And now my calendar tells me that the son of another friend is about to turn 17. When did that happen? I lovingly refer to the kid as my name-sake, even though the spellings of our names are different and I’m quite sure our names have nothing to do with one another, but still. I call him that and he doesn’t know about it so I figure no harm is done. And now he’s a year away from voting. Wow. Just yesterday he was knee-high to a grasshopper. (If that phrase isn’t the territory of old folks, I don’t know what is.)

 

I’m okay with aging. Mostly. As long as I’m healthy and am getting around the way I want, I’m good. And because I see myself every day, I’m accustomed to my face. It’s those danged kids, though. I don’t see them every day. I only see them every once in a while. And when I do, they have grown. And they’ve matured and they’ve become more of themselves. I’m glad they get to do that and all, I just wish they’d slow the hell down.

 

Ah, well. No turning back. Forward only. If we’re lucky. If we’re very, very lucky.

 

Chairman of the Boards

 

 

Mr. Moses Malone passed away this weekend, and that news reminded me of a one-time interaction with the man (posted previously here).

 

If you’re 8 and you’re told someone is 60, you wonder how they’ve managed to stave off death for so long. To an 8-year-old, 60 is ancient! But when you’re my age (ahem), 60 is so very young. And you see just how much life is left to live at that point. So Mr. Malone’s sudden passing at that still-young age is sad.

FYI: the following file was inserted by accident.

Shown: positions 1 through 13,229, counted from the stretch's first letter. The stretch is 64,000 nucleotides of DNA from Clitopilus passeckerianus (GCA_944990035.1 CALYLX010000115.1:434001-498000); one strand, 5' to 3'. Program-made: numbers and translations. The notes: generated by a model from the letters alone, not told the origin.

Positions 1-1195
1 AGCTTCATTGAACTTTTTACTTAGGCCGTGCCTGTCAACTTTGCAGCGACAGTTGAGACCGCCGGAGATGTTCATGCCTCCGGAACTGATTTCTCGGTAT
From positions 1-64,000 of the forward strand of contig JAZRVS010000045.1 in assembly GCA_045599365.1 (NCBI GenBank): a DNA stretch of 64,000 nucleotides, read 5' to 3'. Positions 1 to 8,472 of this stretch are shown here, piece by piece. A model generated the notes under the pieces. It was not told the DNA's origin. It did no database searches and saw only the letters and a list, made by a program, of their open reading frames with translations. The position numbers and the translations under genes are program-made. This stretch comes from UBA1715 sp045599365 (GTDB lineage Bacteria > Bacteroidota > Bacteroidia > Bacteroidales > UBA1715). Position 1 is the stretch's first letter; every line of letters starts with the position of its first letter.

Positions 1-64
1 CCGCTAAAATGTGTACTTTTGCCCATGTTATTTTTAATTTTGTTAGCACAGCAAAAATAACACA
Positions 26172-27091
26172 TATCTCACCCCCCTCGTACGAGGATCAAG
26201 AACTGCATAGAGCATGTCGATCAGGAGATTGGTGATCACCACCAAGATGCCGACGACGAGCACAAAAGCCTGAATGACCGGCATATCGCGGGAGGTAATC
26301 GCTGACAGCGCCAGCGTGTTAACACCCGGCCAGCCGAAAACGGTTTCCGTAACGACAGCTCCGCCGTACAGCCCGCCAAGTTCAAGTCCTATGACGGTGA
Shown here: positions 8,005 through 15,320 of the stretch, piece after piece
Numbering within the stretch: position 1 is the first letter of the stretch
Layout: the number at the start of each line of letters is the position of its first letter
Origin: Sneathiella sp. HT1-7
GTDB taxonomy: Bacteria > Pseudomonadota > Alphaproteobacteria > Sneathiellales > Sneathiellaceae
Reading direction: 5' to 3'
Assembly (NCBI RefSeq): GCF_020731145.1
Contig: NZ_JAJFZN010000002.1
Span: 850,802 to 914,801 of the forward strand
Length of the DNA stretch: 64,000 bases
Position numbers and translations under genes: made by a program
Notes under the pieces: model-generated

For me, I smile when I think of him, because the one time I met him was funny. Here’s hoping he’s laughing somewhere, and by whatever method he gets to where he’s going, I hope there’s a lovely, steady black flight attendant tending his needs.

I Used To Be Young

 

 

Have you ever found yourself at a show, watching the crowd around you dance and exert more energy than you can possibly muster? And even though you’re into the band, all you can do it sit in the corner, wondering when the show will end?

 

I used to be young…

Lost and Found – Rocky Horror

 

 

As Mister and I slowly unpack, we’re finding more and more goodies once thought to be lost. (We’re finding a lot of trash, too, but that hardly merits mentioning.)

 

One of our fab finds has been a playbill from 1985. We went to see Wendy O. Williams – as “Magenta” – in a St. Louis production of Rocky Horror Show. It was a huge success, running for over six months. For the youthful us, it was a fancy night out on the town. After the show, we went for a lobster dinner. I seem to recall a 2-for-1 coupon. We were kids after all. Anyhoo, it was my first time eating lobster, and I had no idea whatsoever how to go about tackling the beast. I looked to young Mister, hoping to mimic his actions. When he flicked a big piece of lobster meat across the restaurant, where it hit a wall adjacent to other diners and stuck, I knew he wasn’t the best role model. But we laughed like crazy and dug in anyway. Years later, living in Boston, we often reminisced about that first lobster dinner. Our Massachusetts tenure gave us confidence where shellfish is concerned.

 

After I found the playbill, I framed it. It’s part of our history. Part of our story. We still love lobster. We still love each other. And we still love sweet transvestites from Transexual, Transylvania.

 

Talk about a Time Warp…

So Many Possibilities…

“White. A blank page of canvas. His favorite. So many possibilities.”

Sunday in the Park With George

music and lyrics by Stephen Sondheim, book by James Lapine